Sharpening the contradictions: why jihadis attack cartoonists

France has one of the least politicized, least religious Muslim populations in Europe, millions who, by and large, don't really think about faith or politics (just like most other people) -- but if the horrific death of cartoonists can inspire reprisals against the rank-and-file, perhaps they will find sympathy for the extremists' cause.

As Patrick Nielsen Hayden notes: "I never cease to be amazed at how many people, including thoughtful, intelligent friends of mine, look at political events without ever considering the possibility that some actors might be doing things for reasons other than those they declare. My guess is that we’ve all become so chary of the dreaded wrongthink of 'conspiracy theory' that we no longer have the common sense to extrapolate our everyday knowledge that people lie a lot into the world of larger affairs."

The problem for a terrorist group like al-Qaeda is that its recruitment pool is Muslims, but most Muslims are not interested in terrorism. Most Muslims are not even interested in politics, much less political Islam. France is a country of 66 million, of which about 5 million is of Muslim heritage. But in polling, only a third, less than 2 million, say that they are interested in religion. French Muslims may be the most secular Muslim-heritage population in the world (ex-Soviet ethnic Muslims often also have low rates of belief and observance). Many Muslim immigrants in the post-war period to France came as laborers and were not literate people, and their grandchildren are rather distant from Middle Eastern fundamentalism, pursuing urban cosmopolitan culture such as rap and rai. In Paris, where Muslims tend to be better educated and more religious, the vast majority reject violence and say they are loyal to France.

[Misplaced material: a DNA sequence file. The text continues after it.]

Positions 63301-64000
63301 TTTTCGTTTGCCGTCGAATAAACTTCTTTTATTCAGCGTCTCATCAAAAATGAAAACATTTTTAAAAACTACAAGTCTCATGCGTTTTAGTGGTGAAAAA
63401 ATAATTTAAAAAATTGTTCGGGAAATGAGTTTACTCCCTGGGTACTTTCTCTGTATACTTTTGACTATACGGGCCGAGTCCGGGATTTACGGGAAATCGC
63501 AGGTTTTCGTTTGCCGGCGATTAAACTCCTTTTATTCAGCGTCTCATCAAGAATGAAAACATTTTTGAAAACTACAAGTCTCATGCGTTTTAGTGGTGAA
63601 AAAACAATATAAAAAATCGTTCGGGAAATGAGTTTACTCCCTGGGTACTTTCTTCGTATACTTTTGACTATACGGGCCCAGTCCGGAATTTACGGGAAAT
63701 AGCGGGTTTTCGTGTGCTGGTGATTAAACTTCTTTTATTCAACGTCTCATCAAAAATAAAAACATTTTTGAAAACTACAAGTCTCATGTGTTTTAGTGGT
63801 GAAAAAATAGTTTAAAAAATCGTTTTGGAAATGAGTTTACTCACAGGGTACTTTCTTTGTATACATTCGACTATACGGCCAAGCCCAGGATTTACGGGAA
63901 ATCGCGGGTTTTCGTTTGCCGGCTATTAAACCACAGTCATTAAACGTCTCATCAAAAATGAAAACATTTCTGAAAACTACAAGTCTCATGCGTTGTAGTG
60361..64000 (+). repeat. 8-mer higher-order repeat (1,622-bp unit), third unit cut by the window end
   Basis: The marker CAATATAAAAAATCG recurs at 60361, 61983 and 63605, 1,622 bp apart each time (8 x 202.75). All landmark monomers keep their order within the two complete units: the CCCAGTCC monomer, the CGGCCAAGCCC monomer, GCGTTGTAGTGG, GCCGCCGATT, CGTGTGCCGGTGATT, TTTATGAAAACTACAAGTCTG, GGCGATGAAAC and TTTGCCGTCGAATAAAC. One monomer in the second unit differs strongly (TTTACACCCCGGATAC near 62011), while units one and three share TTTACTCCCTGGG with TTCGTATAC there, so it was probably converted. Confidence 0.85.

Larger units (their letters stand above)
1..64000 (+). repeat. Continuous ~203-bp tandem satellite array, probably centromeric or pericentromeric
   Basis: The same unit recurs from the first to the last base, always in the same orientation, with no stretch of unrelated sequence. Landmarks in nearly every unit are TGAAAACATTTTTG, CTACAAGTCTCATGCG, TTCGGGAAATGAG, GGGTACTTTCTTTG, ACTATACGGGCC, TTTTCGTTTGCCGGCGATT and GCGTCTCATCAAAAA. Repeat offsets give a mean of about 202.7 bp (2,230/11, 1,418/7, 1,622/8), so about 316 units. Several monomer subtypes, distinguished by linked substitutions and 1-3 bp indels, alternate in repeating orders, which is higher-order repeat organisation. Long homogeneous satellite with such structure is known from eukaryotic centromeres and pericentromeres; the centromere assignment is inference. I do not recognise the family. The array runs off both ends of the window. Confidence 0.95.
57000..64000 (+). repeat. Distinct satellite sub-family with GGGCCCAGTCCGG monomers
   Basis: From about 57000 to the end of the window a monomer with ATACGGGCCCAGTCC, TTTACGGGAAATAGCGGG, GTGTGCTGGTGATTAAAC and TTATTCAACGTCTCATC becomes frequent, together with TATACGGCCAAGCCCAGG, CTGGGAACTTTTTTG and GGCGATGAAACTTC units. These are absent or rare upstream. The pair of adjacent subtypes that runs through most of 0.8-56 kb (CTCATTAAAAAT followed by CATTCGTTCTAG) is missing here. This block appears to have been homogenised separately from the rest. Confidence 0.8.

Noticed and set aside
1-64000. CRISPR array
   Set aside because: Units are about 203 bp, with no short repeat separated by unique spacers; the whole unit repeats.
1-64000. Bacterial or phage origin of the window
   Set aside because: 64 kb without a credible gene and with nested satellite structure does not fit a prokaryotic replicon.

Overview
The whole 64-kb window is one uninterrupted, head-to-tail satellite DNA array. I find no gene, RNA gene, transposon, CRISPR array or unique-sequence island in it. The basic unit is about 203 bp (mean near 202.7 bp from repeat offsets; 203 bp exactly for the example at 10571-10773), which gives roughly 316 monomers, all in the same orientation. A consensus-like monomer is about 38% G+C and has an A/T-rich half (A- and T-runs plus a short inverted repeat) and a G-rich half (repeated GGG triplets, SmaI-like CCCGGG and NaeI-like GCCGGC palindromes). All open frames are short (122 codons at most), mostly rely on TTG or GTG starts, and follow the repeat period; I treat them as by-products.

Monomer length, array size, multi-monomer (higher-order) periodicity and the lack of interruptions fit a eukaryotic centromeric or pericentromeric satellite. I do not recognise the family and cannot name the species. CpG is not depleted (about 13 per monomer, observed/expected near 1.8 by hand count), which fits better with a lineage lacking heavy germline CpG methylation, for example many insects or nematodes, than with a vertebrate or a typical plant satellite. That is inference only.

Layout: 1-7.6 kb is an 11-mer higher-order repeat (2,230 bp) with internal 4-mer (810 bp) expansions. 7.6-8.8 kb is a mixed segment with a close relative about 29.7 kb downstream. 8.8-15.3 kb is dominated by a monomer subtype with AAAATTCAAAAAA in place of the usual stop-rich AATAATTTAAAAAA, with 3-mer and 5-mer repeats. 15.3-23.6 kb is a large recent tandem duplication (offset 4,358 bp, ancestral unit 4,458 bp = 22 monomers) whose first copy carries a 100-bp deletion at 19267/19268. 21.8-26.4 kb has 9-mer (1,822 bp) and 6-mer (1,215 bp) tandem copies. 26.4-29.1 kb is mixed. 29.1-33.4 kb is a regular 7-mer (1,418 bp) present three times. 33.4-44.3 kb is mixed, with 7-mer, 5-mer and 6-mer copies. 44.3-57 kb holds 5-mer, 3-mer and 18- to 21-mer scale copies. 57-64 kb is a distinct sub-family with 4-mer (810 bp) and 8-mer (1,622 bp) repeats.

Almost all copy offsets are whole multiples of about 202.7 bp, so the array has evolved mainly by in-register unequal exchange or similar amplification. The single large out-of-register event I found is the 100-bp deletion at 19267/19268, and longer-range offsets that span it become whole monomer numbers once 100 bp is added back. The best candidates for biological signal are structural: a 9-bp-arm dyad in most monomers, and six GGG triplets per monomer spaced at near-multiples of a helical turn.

Al-Qaeda wants to mentally colonize French Muslims, but faces a wall of disinterest. But if it can get non-Muslim French to be beastly to ethnic Muslims on the grounds that they are Muslims, it can start creating a common political identity around grievance against discrimination.


Sharpening Contradictions: Why al-Qaeda attacked Satirists in Paris

(via Making Light)